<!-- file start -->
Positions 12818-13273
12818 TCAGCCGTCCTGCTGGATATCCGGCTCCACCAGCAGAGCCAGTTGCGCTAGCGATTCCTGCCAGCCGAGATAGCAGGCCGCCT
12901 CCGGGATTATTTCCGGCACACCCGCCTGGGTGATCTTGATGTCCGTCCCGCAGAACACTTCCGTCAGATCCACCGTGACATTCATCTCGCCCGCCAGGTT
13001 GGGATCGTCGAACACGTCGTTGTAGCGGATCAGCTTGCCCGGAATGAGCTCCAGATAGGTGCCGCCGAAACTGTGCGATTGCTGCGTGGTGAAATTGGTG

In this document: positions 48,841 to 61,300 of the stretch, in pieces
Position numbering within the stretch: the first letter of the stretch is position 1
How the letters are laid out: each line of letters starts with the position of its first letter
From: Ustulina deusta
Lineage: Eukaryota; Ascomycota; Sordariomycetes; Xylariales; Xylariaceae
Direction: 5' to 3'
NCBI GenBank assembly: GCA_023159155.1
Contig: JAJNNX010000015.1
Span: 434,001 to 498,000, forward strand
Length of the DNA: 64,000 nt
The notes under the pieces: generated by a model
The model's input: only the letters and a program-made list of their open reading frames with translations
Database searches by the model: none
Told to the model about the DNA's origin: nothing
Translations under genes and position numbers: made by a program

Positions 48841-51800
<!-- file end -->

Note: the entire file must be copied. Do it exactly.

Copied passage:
Positions 12818-13273
12818 TCAGCCGTCCTGCTGGATATCCGGCTCCACCAGCAGAGCCAGTTGCGCTAGCGATTCCTGCCAGCCGAGATAGCAGGCCGCCT
12901 CCGGGATTATTTCCGGCACACCCGCCTGGGTGATCTTGATGTCCGTCCCGCAGAACACTTCCGTCAGATCCACCGTGACATTCATCTCGCCCGCCAGGTT
13001 GGGATCGTCGAACACGTCGTTGTAGCGGATCAGCTTGCCCGGAATGAGCTCCAGATAGGTGCCGCCGAAACTGTGCGATTGCTGCGTGGTGAAATTGGTG

In this document: positions 48,841 to 61,300 of the stretch, in pieces
Position numbering within the stretch: the first letter of the stretch is position 1
How the letters are laid out: each line of letters starts with the position of its first letter
From: Ustulina deusta
Lineage: Eukaryota; Ascomycota; Sordariomycetes; Xylariales; Xylariaceae
Direction: 5' to 3'
NCBI GenBank assembly: GCA_023159155.1
Contig: JAJNNX010000015.1
Span: 434,001 to 498,000, forward strand
Length of the DNA: 64,000 nt
The notes under the pieces: generated by a model
The model's input: only the letters and a program-made list of their open reading frames with translations
Database searches by the model: none
Told to the model about the DNA's origin: nothing
Translations under genes and position numbers: made by a program

Positions 48841-51800